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Division of Student Affairs

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Resumes and Interviews

Resumes

What is a Resume?

A resume is a focused summary of the qualifications, skills, and background you have to offer a potential employer. It forms the first impression an employer will have of you. The primary purpose of a resume is to obtain an interview. Properly prepared, a resume is a written picture of how you see yourself and how you want an employer to see you. Allow it to reflect you, your personality, your creativity, and your ability to express yourself.

Resume Guidelines

Start Strong-Employers often draw conclusions based on the first paragraph or first third of a resume. Grab the reader's focus at once. Provide a three or four sentence paragraph that gives an overview of your background or synopsis of your qualifications. Your resume probably has less than thirty seconds to make an initial impression. Check to make sure that the paragraph conveys your strengths and accomplishments. Does it sing with lively, clear verbs and nouns?

Audience

Use your research skills to gather as much information about the employer as possible. Use your contacts. Try to talk to someone who works for the organization to determine culture. For example, a financial institution vs. an art museum may indicate a different style resume.

Tailor Your Resume to the Job

The trick is to think as your potential employer. Imagine what they consider to be most important in the job. Your thorough research will shine through here. Employers read scores of resumes. Critical information about your suitability for the job must be easy for them to locate. Put the most relevant information first. A resume should detail what specific ways your qualifications match the needs of the employer.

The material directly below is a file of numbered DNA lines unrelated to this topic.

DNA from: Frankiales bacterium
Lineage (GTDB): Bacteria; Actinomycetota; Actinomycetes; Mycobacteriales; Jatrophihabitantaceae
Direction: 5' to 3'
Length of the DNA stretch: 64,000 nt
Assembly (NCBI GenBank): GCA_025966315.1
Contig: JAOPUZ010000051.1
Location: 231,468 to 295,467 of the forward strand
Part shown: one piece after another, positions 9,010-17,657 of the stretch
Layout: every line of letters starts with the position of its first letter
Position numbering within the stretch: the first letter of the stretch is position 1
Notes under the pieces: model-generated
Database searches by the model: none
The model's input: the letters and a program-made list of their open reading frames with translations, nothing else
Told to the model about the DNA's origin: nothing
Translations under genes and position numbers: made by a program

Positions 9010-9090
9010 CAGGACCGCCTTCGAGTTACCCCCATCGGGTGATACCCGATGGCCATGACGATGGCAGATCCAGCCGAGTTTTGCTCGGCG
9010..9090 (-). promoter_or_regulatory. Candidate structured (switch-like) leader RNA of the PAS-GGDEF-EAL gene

Accomplishments (Quantify)

Employers want specifics. Stress your results. Elaborate on how you contributed to past employers. Accomplishments must be quantifiable and demonstrate a high level of activity and initiative. Did you increase sales, reduce costs, improve productivity, implement a new program or procedure, develop a new idea? Were you promoted?

Slant your accomplishments toward the type of position you hope to obtain. Do you hope to supervise people? Specify how many and performing what function.

Coach

Use a friend, spouse, teacher, etc. to brainstorm your job experience. Start by talking to your coach and tell them what you have done in each job or volunteer experience. Try tape recording it. You may discover things that you may have overlooked in your written self-assessment.

Write, Re-write and Polish

Use a friend, spouse, teacher, etc. to brainstorm your job experience. Start by talking to your coach and tell them what you have done in each job or volunteer experience. Try tape recording it. You may discover things that you may have overlooked in your written self-assessment.

Interviews

Career Development and Education (CDE) has resources to help prepare students for the interview process. Mock Interviews, offered in the CDE, give students the opportunity to practice interview techniques. For current and accurate salary information, please use the NACE Salary Calculator Center.

Prepare

Know the Employer

Get as much information as you can about the organization you are about to interview with. Information you might want to know regarding a potential employer includes:

Communicate Your Strengths and Accomplishments

Where can you get this information?

Practice

Well organized Attention to detail
Problem solver Flexible
Ability to make quick decisions Creative
Can establish good rapport with people Ability to motivate
Diplomatic Sense of priorities

Presentation

Resume

Dress

Closing the Interview

Thank You Notes